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Pentagon Acting Chief Information Officer John Sherman participates in a virtual panel with Billington Cybersecurity on April 15, 2021. (Chad J. McNeeley/U.S. Department of Defense) (Office of the Secretary of Defense)
WASHINGTON: The Pentagon’s top IT official said Tuesday he wants a concerted effort to protect weapons systems and critical infrastructure from cybersecurity threats, adding that the effort will require greater coordination within the department.
“I really want to put our focus on weapons systems and critical infrastructure, recognizing that our adversaries are targeting them,” John Sherman, acting chief information officer of the Defense Department, said in testimony before Congress. “These are some of the risks. Domain…because some of these programs started in the 90s, when cybersecurity was in a different place,[所以现在]We have a better way to solve this problem. “
Sherman’s testimony before the U.S. House Armed Services Committee Subcommittee on Cyber, Innovative Technology and Information Systems follows a series of high-profile hacks over the past six months, including ransomware attacks affecting major oil pipelines and SolarWinds’ IT systems Vulnerabilities affecting many government systems. In his testimony, he called the pipeline attack a “wake-up call.”
He told lawmakers that cybersecurity is his “top priority” but that the Office of the CIO must “do better,” working with U.S. Cyber Command and the undersecretary of defense for acquisition and sustainment, which is Major arms buyer. Such coordination will involve concerns about the cybersecurity of weapons systems and industrial control systems, he said, adding that there are “seams” within the sector that must be addressed. Industrial control systems are integrated software and hardware systems used to control infrastructure networks, such as power plants or pipelines.
“That’s the type of field … I think we take some risks there, but I want to work better with my colleagues in our department,” said Sherman, who held the acting role of chief deputy chief information officer before taking over. .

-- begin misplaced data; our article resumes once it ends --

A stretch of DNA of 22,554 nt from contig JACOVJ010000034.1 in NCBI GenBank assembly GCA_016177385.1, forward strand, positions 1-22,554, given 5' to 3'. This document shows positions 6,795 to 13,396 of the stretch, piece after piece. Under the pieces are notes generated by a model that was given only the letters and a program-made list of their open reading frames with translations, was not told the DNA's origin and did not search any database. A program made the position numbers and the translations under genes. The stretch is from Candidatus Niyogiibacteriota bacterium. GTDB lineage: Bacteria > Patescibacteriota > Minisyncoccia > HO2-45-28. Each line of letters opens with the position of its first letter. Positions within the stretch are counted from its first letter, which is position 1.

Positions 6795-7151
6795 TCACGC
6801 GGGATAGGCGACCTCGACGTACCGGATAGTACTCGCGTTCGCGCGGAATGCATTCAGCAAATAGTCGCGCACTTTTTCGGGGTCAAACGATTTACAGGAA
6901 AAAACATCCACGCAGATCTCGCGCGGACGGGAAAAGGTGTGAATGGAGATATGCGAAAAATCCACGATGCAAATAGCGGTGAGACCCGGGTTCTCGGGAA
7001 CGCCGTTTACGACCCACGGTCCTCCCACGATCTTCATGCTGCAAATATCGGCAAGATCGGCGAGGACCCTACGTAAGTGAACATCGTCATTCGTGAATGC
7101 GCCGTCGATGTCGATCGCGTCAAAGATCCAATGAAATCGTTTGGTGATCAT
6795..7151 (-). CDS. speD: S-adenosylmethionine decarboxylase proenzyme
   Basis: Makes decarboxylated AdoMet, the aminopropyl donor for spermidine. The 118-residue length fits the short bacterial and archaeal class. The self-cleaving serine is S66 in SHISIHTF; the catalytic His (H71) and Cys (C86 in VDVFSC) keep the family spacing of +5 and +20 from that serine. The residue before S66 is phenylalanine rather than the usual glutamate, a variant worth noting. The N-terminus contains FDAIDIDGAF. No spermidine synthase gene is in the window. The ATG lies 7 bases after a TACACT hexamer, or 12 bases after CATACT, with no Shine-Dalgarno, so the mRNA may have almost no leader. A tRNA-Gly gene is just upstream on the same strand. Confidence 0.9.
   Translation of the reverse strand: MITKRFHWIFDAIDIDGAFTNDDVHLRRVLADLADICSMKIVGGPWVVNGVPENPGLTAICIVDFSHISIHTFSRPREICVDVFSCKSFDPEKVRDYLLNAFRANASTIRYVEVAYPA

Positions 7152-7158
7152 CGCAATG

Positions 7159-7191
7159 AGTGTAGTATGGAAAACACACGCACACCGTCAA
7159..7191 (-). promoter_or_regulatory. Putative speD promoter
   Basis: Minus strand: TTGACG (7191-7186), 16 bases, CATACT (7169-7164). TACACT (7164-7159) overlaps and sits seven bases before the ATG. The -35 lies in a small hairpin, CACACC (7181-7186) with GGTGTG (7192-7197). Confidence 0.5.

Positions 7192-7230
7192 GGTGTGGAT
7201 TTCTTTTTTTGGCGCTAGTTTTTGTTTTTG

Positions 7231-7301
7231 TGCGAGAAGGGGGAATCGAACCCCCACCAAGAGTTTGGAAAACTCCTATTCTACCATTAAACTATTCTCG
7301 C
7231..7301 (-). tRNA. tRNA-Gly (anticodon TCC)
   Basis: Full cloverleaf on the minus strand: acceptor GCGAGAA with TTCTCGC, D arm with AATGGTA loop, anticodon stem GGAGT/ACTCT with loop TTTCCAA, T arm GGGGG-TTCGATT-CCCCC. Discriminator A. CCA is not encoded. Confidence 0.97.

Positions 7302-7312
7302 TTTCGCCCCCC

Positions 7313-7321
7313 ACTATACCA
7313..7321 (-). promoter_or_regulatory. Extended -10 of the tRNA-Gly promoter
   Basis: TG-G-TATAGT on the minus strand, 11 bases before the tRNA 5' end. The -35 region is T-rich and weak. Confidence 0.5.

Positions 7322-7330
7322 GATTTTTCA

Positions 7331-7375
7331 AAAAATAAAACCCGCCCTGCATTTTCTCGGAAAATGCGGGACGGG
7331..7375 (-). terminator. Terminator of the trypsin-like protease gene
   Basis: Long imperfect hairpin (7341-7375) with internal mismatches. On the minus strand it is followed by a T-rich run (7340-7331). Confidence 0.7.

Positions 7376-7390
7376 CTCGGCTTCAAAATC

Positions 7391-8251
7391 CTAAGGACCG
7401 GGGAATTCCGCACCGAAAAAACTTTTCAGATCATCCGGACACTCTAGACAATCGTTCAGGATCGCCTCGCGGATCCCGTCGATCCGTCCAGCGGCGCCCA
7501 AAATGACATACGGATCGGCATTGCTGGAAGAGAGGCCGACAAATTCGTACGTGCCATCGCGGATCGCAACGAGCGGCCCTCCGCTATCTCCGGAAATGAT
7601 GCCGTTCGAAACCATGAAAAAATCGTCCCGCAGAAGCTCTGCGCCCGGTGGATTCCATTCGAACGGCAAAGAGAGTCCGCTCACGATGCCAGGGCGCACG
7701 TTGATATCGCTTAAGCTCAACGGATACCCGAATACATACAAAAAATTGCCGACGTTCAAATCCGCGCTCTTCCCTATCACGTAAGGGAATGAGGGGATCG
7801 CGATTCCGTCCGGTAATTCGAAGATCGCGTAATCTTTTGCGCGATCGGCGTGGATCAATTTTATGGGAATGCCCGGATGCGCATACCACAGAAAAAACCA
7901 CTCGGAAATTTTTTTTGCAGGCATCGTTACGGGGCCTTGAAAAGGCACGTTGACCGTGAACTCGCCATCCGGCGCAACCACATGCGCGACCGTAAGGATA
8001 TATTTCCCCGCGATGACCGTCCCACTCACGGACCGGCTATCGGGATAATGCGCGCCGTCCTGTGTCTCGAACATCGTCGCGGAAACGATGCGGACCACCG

The department’s most recent fiscal year 2022 budget request asked Congress to allocate $5.6 billion for cybersecurity, an increase of $200 million from last year’s request. According to Sherman’s written testimony, the money will be used for “critical” cybersecurity functions such as identity, credential and access management; endpoint security; the Navy’s “Comply Connect” framework; and user activity monitoring. These capabilities will help the department drive a zero-trust cybersecurity model in which users must constantly verify their identities.
The U.S. Department of Defense’s work on zero trust has accelerated over the past 18 months, in part because of the COVID-19 pandemic and telecommuting, but also because it admits that its current cybersecurity systems are vulnerable to advanced hackers. Earlier this year, the Defense Information Systems Agency released a Zero Trust Reference Architecture to outline the department’s vision for a Zero Trust Network. In addition, the Office of the CIO is conducting a series of Zero Trust pilots.
But the department still needs funding to invest in new cybersecurity tools to use zero trust to protect its networks, Sherman said. His written testimony said the department needed “new investments” in software-defined environments, continuous multi-factor authentication, micro-segmentation, artificial intelligence and machine learning, and user behavior monitoring.
“What keeps me awake at night is the kind of cyber threat we’re seeing across the country — not just against the government, but against the private sector,” Sherman said. “That’s the main reason why I’m so committed to zero trust implementation in DoD. I want DoD to be a leader in this space.”
Sherman also highlighted several ongoing IT modernization initiatives across the Chief Information Officer (CIO) portfolio. In his opening remarks, he told lawmakers that the department plans to release a software modernization strategy “later this summer” focused on rapidly delivering resilient software using DevSecOps processes.
In its FY22 budget request, the DoD requested $50.6 billion for IT and cyber activities, up from $47.7 billion in FY21 and 4% higher than the amount enacted in FY21. The Defense Department is also asking for $1.48 billion for cloud computing needs, and Sherman told lawmakers that they will “need double-digit growth” in the coming years as cloud technology becomes more common in the sector.
Lawmakers are not pressuring him about the future of the joint enterprise defense infrastructure cloud, the multibillion-dollar cloud contract Microsoft won in October 2019. The deal has been embroiled in a lawsuit. Sherman reiterated comments made earlier this month by Deputy Defense Secretary Kathryn Hicks that the future of the JEDI cloud will be decided next month.
Sherman said in written testimony that “optimizing DoD’s cloud acquisitions remains challenging” because of the JEDI delay. He added that the military’s centralized cloud contracts, along with DISA’s milCloud 2.0, are helping “fill in the gaps while providing a leaner and more cost-effective approach to DoD cloud adoption.”
“We’re continuing to evaluate our next steps…what’s next or what we should do with the enterprise cloud,[一个]Urgent and unmet need,” Sherman said.
About Andrew Eversden
Andrew Eversden covers all of C4ISRNET’s defense techniques. He previously covered federal IT and cybersecurity for The Federal Times and The Fifth Domain, and was a congressional reporting fellow for the Texas Tribune. He was also a Washington intern for the Durango Herald. Andrew is a graduate of American University.
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